SACRAMENTO, Calif. (AP) - The top administrators of the California Department of Human Resources are leaving Friday as a state watchdog agency criticizes the department for failing to implement Gov. Jerry's Brown's government reforms.
The Sacramento Bee reported Thursday that CalHR Director Julie Chapman is retiring and her deputy, Howard Schwartz, is leaving to resume his former civil service job at the state pension fund.
They were tasked with implementing Brown's plan to make government more efficient and effective through their department's job of handling labor relations and employee management. That included improving recruiting and employee retention across state government and encouraging a work culture more nimble and less bureaucratic.
But a report released Thursday by the Little Hoover Commission said the department has not yet developed a strategic plan, has not streamlined many human resources functions and does not have the means to measure reorganization progress.
"Laws, regulations, policies and procedures mean little in government if the 355,000 Californians serving the public are not well-qualified, well-trained and motivated to succeed," wrote Jonathan Shapiro, the commission chair.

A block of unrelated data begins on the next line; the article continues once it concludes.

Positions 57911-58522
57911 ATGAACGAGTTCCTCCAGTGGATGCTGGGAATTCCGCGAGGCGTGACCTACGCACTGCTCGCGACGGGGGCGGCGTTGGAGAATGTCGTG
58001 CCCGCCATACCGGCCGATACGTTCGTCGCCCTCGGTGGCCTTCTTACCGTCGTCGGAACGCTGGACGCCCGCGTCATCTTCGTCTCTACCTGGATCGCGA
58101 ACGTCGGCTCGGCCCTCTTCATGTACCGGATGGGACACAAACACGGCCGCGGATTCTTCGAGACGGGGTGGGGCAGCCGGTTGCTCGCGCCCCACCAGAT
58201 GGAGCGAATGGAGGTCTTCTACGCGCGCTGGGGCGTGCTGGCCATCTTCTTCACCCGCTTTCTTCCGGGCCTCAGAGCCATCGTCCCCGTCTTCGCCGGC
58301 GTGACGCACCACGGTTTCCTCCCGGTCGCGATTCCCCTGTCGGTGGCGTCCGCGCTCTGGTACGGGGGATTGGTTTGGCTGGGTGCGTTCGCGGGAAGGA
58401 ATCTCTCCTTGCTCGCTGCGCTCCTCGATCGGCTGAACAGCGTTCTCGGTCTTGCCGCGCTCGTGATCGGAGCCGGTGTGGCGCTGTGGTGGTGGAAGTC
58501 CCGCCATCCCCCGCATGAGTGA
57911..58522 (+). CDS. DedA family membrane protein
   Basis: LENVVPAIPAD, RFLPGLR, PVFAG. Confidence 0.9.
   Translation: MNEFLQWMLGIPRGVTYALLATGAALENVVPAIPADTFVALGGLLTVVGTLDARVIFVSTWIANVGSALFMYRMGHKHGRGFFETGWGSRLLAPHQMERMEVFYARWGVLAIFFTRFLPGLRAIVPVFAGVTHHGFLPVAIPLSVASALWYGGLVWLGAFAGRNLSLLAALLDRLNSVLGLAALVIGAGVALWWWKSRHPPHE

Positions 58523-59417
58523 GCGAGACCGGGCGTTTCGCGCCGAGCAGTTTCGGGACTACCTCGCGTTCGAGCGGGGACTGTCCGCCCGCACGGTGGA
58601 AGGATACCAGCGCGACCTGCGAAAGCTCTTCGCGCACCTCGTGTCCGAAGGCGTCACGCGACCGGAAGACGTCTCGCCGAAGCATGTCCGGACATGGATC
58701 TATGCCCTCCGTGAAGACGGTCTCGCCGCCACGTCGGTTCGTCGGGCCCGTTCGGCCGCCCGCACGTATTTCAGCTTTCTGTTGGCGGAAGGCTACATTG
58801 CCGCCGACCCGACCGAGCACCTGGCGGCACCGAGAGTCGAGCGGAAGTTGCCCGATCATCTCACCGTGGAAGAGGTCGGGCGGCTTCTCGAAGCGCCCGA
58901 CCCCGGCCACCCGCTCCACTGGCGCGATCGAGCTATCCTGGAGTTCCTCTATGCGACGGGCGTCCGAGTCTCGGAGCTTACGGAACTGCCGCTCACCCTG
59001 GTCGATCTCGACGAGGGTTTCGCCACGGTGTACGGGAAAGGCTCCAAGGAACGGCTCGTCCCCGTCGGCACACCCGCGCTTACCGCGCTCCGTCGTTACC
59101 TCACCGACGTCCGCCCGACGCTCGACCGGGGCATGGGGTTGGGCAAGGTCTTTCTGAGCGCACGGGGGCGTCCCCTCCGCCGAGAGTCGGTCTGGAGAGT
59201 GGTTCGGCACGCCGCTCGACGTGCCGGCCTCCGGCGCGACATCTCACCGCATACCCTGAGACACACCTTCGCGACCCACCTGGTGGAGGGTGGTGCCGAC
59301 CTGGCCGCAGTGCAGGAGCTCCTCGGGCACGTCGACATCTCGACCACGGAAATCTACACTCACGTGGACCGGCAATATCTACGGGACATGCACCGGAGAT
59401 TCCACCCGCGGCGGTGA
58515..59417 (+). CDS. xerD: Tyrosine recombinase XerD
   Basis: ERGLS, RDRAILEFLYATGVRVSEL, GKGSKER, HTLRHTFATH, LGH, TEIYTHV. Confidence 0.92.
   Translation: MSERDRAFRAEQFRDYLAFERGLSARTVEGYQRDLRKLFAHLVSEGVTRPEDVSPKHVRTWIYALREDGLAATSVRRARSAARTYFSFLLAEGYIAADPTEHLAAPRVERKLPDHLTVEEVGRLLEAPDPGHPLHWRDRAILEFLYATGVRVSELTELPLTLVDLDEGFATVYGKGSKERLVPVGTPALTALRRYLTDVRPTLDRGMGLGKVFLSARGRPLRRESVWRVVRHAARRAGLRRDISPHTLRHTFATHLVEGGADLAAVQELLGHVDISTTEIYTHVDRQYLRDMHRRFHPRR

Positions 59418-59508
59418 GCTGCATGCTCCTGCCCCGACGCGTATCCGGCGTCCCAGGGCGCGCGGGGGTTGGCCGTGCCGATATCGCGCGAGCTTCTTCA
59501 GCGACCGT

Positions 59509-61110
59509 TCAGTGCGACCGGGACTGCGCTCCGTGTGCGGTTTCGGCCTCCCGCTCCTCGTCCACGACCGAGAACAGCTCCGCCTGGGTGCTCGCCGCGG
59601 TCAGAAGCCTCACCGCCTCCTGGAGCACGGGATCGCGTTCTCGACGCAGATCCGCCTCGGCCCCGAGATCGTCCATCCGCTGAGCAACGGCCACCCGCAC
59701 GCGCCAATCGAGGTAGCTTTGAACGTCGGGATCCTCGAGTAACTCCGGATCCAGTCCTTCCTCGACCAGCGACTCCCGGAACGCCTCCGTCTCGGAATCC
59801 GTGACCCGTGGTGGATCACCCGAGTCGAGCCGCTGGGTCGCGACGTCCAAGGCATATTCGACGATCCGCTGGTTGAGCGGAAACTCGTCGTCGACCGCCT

A government operations spokeswoman wouldn't tell the Bee if there was a connection between the report and the leadership changes.
The department was formed in 2012 as part of Gov. Jerry Brown's plan to reorganize state government. It has a $94 million budget and about 290 employees.
Chapman, 55, is retiring after working in human resources and labor relations for various state agencies since 1988. Through her position, she also served on the board of the California Public Employees' Retirement System, the nation's largest public pension fund.
Richard Gillihan of the Department of Finance will be CalHR's acting director. Pam Manwiller, a CalHR labor relations deputy director, has been promoted to acting chief deputy.
Copyright 2014 The Associated Press.
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